Meet Glen Campbell

Glen Campbell

Capitol, 2008

REVIEW BY: Kenny S. McGuane


It’s gotta be hard on the ego to slowly descend from somewhere near the top into total pop culture oblivion. In the 1960’s and on into the mid 1970’s, Glen Campbell was at the top of the pop-country pile. A string of hugely successful treatments of songs written by the seminal Jimmy Webb (“By The Time I Get To Phoenix,” “Wichita Lineman,” “Galveston,” etc.) brought Campbell’s gorgeous voice and skillful guitar playing onto the radios and turntables of even those who didn’t consider themselves fans of country music. His successes as a country star also led to his having been given his very own television show, The Glen Campbell Goodtime Hour, which ran from 1969-1972.

After decades of bad records, casino tours, substance abuse, a hysterical and totally unbecoming mug shot, and several wives, the legendary Glen Campbell has found his way back home to Capitol Records and released his 59th album. my_heart_sings_the_harmony_web_ad_alt_250

Meet Glen Campbell is totally unexpected in its unavoidable goodness.

The Campbell format is the same here as it always has been; he’s never been much of a writer and so he’s relied upon the talents of other writers to provide the material for his records. The only difference on Meet Glen Campbell is that while he has typically been given credit for making songs popular in terms of chart success and radio play, these songs have already been made popular by their writers.

The record opens up with a gorgeous version of the banjo-laden, church-bell-ringing, epic single “Sing,” which is one of the best songs from the catalog of Scotland’s soft-spoken folk-rock band Travis. Following “Sing” there are two Tom Petty numbers, “Walls” and “Angel Dream,” both of which are perfect for Campbell’s mid-range vocal and slick electric guitar playing. The signer’s fine interpretation of the Foo Fighter’s “Times Like These” serves as a pleasant reminder of the writing strengths of Dave Grohl. Campbell then covers Jackson Browne’s “These Days,” Paul Westerberg’s “Sadly, Beautiful,” U2’s “All I Want Is You,” Lou Reed’s “Jesus,” Green Day’s “Good Riddance (Time Of Your Life),” and finally, closes the album with a poignant version of Lennon’s “Grow Old With Me.”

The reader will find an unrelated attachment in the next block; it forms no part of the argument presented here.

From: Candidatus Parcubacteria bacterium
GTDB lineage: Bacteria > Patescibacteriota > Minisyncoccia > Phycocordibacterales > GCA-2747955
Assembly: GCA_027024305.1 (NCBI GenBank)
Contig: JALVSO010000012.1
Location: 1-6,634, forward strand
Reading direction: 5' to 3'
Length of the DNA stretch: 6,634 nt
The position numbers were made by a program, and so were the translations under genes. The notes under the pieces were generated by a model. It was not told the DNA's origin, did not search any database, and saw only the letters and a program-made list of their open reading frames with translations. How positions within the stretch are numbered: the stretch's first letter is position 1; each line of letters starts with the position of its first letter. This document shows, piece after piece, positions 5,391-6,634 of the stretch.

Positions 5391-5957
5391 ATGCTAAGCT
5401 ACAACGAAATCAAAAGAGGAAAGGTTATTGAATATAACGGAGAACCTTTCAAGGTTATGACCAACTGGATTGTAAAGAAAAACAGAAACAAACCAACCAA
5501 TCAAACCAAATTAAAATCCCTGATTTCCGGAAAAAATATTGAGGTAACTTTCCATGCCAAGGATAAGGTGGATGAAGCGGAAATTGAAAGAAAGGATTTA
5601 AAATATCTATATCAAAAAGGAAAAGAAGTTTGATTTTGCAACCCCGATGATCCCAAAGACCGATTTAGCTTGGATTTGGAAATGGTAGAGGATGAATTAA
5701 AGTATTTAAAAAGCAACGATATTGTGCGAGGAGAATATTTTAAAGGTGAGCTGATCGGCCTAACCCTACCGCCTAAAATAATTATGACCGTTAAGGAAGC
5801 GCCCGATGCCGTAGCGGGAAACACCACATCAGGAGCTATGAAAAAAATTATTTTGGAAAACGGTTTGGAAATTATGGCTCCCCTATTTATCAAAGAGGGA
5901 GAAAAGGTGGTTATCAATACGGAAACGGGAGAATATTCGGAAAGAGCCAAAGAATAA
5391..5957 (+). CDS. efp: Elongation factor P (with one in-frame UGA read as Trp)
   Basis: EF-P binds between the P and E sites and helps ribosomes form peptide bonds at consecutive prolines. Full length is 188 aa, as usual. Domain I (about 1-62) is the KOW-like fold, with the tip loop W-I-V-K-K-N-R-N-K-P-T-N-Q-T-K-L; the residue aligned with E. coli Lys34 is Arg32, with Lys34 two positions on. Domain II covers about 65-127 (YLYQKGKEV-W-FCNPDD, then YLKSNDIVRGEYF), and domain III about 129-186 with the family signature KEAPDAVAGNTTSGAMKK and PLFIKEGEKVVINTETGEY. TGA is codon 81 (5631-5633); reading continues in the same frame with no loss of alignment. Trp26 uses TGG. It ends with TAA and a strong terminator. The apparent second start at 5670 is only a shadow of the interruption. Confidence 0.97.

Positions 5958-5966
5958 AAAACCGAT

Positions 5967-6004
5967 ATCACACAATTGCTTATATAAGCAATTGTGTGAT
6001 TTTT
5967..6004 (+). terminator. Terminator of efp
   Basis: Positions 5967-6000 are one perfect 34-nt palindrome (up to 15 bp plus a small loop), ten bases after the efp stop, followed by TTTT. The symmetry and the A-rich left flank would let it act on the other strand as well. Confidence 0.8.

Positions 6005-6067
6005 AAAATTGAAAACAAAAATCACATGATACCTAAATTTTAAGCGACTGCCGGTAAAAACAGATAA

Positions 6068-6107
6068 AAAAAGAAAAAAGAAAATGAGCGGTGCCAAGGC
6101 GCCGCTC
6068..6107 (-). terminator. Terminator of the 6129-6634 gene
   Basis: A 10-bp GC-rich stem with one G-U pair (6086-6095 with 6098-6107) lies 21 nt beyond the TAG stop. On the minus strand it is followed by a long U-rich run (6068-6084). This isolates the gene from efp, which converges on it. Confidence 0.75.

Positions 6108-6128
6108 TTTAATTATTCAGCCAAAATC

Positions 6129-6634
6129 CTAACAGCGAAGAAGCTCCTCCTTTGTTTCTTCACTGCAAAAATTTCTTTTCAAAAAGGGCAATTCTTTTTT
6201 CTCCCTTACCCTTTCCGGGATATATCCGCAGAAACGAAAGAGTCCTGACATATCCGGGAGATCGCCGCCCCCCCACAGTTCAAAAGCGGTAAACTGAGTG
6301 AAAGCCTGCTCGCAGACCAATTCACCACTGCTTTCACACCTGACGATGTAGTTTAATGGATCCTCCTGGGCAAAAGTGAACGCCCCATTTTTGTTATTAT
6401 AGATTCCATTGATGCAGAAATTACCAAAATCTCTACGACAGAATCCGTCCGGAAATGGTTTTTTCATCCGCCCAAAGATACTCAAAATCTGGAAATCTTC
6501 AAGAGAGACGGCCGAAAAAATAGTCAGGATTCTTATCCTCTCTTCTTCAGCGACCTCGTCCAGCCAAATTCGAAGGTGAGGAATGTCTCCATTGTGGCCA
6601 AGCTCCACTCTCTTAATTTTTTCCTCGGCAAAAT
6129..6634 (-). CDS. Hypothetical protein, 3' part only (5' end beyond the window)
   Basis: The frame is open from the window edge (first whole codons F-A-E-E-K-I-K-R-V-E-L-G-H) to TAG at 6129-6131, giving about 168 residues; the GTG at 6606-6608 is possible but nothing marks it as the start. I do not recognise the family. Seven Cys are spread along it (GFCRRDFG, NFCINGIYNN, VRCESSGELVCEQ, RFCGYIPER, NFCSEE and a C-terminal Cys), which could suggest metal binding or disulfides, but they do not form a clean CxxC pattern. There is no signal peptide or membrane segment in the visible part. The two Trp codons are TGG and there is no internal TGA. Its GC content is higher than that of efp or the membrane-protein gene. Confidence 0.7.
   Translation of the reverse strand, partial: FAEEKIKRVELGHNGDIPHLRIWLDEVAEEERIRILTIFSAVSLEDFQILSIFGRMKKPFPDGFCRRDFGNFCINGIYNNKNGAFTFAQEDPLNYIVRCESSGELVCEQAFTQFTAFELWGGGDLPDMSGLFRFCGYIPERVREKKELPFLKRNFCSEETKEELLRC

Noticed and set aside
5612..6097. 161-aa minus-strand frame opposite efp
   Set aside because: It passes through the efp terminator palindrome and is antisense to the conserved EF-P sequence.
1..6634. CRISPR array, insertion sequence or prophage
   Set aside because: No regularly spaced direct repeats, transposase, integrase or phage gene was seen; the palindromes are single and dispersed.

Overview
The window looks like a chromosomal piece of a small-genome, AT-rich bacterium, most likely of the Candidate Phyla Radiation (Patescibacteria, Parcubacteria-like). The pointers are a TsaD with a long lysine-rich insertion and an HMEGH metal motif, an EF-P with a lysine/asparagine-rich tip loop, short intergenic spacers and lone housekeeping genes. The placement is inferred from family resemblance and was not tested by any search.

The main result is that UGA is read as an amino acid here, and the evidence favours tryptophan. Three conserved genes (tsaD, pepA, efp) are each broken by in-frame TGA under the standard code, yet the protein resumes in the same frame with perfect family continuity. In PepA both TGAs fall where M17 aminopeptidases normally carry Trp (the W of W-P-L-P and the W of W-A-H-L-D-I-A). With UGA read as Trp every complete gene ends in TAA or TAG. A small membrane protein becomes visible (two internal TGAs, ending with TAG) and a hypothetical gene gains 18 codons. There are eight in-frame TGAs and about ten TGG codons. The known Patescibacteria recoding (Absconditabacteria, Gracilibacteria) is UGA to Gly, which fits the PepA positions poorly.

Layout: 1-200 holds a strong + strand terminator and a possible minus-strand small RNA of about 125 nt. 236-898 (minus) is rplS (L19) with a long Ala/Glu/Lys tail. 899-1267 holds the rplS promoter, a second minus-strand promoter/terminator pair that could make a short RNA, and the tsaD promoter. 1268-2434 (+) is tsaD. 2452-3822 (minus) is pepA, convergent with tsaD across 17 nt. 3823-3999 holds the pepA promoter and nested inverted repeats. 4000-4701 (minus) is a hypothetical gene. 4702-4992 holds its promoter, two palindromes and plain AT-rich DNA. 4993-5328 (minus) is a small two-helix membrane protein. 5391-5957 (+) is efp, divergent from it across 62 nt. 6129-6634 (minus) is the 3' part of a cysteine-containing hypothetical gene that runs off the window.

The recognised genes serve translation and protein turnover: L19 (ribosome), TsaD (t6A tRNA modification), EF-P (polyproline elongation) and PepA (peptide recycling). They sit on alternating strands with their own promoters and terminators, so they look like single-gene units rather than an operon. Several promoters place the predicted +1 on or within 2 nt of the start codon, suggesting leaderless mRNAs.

Glen Campbell is 72 years old. It’s hard to imagine a man his age being able to pull off contemporary pop music. But he does. There’s nothing mind-blowing here, but there’s also nothing to hate about Meet Glen Campbell. He sounds as good as he always has and his guitar playing is spot on, per usual. Even if this is as good as it gets for a pop legend who is in the twilight of his career, Meet Glen Campbell has, at the very least, reaffirmed Glen Campbell’s talent and polished off most of the tarnish that had smeared his legacy.

Rating: B

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© 2008 Kenny S. McGuane and The Daily Vault. All rights reserved. Review or any portion may not be reproduced without written permission. Cover art is the intellectual property of Capitol, and is used for informational purposes only.